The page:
News Release

Greater focus needed on how existing international law can prevent the increasing militarisation of outer space

Reports and Proceedings

University of Exeter

There is a pressing need for countries and international organisations to understand better how existing international law can help them address serious concerns about the militarisation of outer space, a new study says.                                                                                          

Space is an increasingly militarized domain, with the potential to be a source and place of armed conflict. Nations are testing anti-satellite (‘ASAT’) weapons and satellites are potentially attractive targets during armed conflict.

The new study, by Dr Chris O’Meara from the University of Exeter Law School, examines how the jus ad bellum, which is a body of law that regulates when states may lawfully use force, applies to ASAT weapons and to the right of states to use them in space. The study argues that jus ad bellum regulation of ASAT technologies addresses state concerns regarding protecting satellites and other space assets and avoiding conflict in space. It says a clearer understanding of this body of law will help decision makers and military planners avoid lawful acts of self-defence being characterized as unlawful.

Dr O’Meara said: “Space is increasingly important, militarised, and congested. States and international organisations like NATO and the UN are trying to work out how legal rules apply to space and what should happen if there’s conflict in that domain. This is not fantastical Star Wars territory; it is a necessary response to real concerns about future conflict in space. Countries are putting military weapons into space and this potential threat will continue into the future.”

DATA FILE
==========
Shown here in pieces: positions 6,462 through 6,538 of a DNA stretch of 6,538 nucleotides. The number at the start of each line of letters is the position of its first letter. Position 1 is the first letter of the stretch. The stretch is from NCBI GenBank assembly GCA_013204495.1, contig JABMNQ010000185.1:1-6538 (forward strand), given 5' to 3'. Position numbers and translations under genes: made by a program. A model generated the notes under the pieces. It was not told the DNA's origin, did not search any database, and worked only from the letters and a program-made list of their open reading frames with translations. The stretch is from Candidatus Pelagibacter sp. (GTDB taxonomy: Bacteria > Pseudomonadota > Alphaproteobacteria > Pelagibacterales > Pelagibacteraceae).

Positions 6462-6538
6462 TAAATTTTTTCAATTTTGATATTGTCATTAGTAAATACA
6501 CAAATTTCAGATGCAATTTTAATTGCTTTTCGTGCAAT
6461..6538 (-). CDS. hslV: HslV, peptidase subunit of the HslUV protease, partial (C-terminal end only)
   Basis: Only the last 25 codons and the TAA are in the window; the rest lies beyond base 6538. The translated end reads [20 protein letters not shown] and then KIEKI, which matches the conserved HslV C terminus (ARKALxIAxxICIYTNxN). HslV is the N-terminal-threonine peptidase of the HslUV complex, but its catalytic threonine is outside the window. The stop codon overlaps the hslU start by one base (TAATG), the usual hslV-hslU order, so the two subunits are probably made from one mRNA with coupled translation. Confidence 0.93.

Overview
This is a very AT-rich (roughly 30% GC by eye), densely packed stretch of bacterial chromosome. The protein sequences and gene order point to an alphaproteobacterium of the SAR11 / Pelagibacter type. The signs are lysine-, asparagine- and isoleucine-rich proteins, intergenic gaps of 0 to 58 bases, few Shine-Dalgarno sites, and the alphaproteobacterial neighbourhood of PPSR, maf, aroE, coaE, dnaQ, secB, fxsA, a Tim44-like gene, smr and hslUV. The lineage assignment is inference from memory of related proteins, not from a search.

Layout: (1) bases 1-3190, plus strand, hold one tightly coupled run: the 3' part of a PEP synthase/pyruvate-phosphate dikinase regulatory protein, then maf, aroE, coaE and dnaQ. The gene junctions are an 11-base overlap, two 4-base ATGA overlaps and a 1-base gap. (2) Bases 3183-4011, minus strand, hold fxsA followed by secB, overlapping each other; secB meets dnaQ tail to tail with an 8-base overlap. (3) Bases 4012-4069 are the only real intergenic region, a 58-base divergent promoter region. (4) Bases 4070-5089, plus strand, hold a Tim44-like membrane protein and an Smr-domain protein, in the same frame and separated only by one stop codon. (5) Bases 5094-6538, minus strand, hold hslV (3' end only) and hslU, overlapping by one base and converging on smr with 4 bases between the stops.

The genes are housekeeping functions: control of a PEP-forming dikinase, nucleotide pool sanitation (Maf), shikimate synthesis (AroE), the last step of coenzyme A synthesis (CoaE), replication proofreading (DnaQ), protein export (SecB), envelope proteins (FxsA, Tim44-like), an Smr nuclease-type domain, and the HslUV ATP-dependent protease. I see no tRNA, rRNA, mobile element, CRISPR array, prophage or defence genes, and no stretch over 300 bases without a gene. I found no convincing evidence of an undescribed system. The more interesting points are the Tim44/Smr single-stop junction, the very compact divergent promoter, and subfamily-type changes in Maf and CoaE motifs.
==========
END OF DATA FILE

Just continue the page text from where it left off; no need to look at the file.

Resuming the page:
“For now, it is clear we are not going to get a new weapons control treaty to respond to the fears of wars in space, so we will have to rely on existing rules from the UN Charter and customary international law and to think about how these existing rules apply above Earth. So far, there has been relatively little focus on the jus ad bellum, but my view is that we do have this existing toolkit, a body of law which applies and which sets out standards of conduct, but we need to better understand how it works in space. A better appreciation of the law is a big part of the answer.”

“In the absence of a multilateral ASAT weapons control treaty, the jus ad bellum, alongside international humanitarian law, must be regarded as an essential part of the international law framework limiting their use.”

“A clearer understanding of jus ad bellum requirements could directly address pressing international concerns regarding the weaponization of space and the fear of wars between states in that domain.”

The study says adherence to jus ad bellum helps to avoid conflict and the escalation of conflict in space and has the potential to limit ASAT weapon deployment. Compliance underpins international peace and security and safeguards space for peaceful purposes and ensuring its valuable resources continue to benefit all mankind.


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